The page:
By The Beast
Facebook’s recent crusade against foreign meddling means Russia's Internet Research Agency is struggling to get a foothold ahead of 2020.
By The Beast
By The Beast
By The Beast
Facebook on Monday removed nearly 200 newly discovered fake accounts linked separately to Iran and to Russia’s Internet Research Agency. The takedowns demonstrate that foreign influence operations are already targeting the 2020 election, but provide evidence that Russia’s notorious troll farm is struggling to regain anything close to the influence in held in 2016.
The new wave of takedowns targeted separate networks of deceptive accounts created by Iran and Russia, including dozens of fake Facebook organization pages. In a press call, Facebook founder Mark Zuckerberg said the takedowns show the company has come far since getting caught flat-footed in 2016. “The fact that we’ve identified them proactively should provide some confidence that our systems here are working,” Zuckerberg said.
The Russian accounts were far more focused on U.S. domestic issues, but in terms of sheer numbers and longevity, the Iranian effort outstripped Russia. The Iranian accounts included 21 Instagram accounts and 135 fake Facebook accounts propping up 26 phony organization pages and four Facebook groups. More than 90 of the accounts were primarily focused on U.S. readers, with the others mostly targeting Latin America. The accounts largely pushed links to Iranian propaganda on state-run news outlets, according to Facebook.
As with past takedowns, the company’s announcement only identified a handful of the Iranian personas. Of those, though, one stands out as eerily reminiscent of Russia’s 2016 efforts—a Facebook page called “BLMnews” that purported to be a news site covering the Black Lives Matters movement. The page had a meager 45 followers, and, according to Facebook, was devoted to driving traffic to an associated website that’s been operating since August 2016, according to Internet registration records.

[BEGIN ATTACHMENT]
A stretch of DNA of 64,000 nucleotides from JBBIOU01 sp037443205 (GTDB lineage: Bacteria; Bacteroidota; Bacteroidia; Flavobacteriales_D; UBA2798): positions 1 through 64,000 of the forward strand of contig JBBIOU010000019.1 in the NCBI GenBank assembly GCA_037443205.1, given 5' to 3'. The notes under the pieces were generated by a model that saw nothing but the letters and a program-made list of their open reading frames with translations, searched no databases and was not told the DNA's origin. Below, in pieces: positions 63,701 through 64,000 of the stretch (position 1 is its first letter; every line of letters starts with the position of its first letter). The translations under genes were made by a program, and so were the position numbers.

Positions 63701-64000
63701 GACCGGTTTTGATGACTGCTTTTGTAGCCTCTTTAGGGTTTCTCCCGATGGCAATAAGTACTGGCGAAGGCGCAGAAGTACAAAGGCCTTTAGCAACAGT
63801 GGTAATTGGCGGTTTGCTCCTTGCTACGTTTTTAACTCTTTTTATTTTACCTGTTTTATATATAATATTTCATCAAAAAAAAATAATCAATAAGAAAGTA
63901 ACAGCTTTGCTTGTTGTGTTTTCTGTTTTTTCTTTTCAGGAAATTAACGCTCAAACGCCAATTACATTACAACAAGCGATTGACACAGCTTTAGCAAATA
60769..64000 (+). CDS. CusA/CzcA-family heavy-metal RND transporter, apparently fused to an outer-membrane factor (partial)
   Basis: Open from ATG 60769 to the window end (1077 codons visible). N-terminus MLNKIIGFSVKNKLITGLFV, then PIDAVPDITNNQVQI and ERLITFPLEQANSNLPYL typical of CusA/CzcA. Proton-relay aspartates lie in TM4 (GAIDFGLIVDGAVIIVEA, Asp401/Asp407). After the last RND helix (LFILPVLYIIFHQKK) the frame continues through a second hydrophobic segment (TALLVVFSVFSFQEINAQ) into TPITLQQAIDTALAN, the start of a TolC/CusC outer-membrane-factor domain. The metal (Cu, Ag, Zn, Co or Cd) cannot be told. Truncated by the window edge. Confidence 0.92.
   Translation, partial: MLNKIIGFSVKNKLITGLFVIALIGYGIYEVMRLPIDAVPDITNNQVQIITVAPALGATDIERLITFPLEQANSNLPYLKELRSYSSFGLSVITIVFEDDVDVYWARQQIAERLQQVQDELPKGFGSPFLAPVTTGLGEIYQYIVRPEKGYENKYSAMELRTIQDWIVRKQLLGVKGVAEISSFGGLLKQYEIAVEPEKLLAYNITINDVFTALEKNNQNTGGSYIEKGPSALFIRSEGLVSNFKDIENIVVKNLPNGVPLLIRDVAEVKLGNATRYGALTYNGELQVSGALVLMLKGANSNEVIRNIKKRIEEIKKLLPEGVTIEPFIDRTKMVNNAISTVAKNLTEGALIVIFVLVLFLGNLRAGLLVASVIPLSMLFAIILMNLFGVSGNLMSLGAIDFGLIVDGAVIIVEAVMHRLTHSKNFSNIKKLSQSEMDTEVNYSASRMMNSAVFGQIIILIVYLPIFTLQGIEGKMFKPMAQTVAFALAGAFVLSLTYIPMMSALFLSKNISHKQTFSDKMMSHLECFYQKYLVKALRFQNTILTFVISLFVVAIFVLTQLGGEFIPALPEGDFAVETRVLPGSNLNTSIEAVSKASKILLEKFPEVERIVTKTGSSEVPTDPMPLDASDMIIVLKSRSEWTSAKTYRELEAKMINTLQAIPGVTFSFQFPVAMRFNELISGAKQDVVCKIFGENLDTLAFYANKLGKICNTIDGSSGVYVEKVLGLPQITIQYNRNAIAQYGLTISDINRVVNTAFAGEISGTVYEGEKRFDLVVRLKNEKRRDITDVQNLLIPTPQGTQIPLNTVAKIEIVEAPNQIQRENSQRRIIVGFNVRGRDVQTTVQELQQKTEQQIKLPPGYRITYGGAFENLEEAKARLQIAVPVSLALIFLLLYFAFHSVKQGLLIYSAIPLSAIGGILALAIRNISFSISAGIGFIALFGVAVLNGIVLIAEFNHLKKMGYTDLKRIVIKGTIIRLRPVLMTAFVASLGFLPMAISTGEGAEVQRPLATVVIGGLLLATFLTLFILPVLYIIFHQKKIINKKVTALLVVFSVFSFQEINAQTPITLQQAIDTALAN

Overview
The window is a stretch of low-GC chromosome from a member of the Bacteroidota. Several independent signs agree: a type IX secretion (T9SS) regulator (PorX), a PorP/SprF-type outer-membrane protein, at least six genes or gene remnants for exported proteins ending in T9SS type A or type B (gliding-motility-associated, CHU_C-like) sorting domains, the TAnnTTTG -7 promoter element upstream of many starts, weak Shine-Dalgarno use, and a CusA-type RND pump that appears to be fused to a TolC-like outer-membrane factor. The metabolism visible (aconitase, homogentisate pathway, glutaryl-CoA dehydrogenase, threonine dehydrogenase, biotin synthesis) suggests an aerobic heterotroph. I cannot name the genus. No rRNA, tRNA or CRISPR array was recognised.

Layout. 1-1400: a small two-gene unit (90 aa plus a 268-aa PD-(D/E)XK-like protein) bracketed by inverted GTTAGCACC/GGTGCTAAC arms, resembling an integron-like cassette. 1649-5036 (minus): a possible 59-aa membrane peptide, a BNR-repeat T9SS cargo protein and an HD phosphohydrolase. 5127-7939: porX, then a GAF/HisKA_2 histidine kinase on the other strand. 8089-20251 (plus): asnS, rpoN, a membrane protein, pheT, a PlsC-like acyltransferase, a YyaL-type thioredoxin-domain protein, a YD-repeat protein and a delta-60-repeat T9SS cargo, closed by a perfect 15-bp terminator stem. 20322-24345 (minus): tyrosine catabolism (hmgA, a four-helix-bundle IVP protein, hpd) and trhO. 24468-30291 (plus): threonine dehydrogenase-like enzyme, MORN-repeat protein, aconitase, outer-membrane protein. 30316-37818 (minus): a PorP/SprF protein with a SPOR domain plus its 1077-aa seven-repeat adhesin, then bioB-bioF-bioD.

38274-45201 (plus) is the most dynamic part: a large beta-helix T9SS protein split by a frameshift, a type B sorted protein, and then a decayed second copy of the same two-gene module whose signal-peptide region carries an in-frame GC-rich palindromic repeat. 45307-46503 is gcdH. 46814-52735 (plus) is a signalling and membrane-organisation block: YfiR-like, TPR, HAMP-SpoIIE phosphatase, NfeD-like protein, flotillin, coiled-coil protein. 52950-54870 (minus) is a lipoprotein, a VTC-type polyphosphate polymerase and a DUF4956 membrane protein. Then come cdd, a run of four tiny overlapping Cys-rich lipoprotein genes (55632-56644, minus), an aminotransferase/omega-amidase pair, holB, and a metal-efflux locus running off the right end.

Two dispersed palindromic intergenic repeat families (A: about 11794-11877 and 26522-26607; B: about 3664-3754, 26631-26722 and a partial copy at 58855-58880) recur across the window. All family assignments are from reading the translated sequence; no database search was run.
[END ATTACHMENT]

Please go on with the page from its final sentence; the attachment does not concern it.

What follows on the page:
Russia’s Internet Research Agency ran similar sites and Facebook pages during and after the 2016 election season, some with sizable followings. But so far the Saint Petersburg troll farm appears to have a long way to go. Of the 50 accounts banned by Facebook on Monday, all but one were on Instagram alone, with no Facebook presence at all. The Russian operation appears to be in the early stages, Facebook said. “They're still trying to build their audience, and they put significant operation security into concealing who they were,” said company cybersecurity chief Nathaniel Gleicher in Monday’s press call.
One sign of that improved op-sec is the dearth of text on the troll’s posts—perhaps a sign that Russia is seeking to avoid the linguistic giveaways that marred some of its 2016 content. According to social network analysis tool Graphika, which had inside access to Facebook’s data, the accounts generally pushed screenshots of other people’s tweets and memes with no commentary.
“Some posts gained hundreds of likes but typically obtained orders of magnitude fewer than the American personalities they copied,” reads Graphika’s report on the Russian accounts. “The ‘conservative’ accounts in the set had a particular fondness for the conservative partisan group Turning Point USA, often sharing its memes and comments.”
That may be a factor in the relatively limited reach of Russia’s identified personas. The 50 accounts together had a total of 246,000 followers, according to Facebook’s figures. “It seems they are getting stuck at the mimicry phase of infiltration,” said Clint Watts, a research fellow at the Foreign Policy Research Institute.
As tallied by Graphika, the personas are the usual Russian mix of accounts pretending to be arch-conservatives in the heartland, and a roughly equal number pretending to be African American activists. A smattering of accounts were focused on more specific issues, like gun rights on the right or LGBTQ rights on the left.
The accounts were largely devoted to sowing division, but when they directly addressed the 2020 election, they followed the IRA’s 2016 playbook to the letter. The “conservative” accounts attacked liberals and heaped praise on Donald Trump, while “liberal” accounts derided the president while vocally supporting Bernie Sanders over Democratic frontrunners. Joe Biden is singled out for criticism in much the same way as Clinton in 2016.
Notably, Democrat Tulsi Gabbard, a favorite of Russia’s state-owned media, isn’t featured at all in the posts shared by Graphika and Facebook, despite recently being labeled a “Russian asset” by Hillary Clinton.
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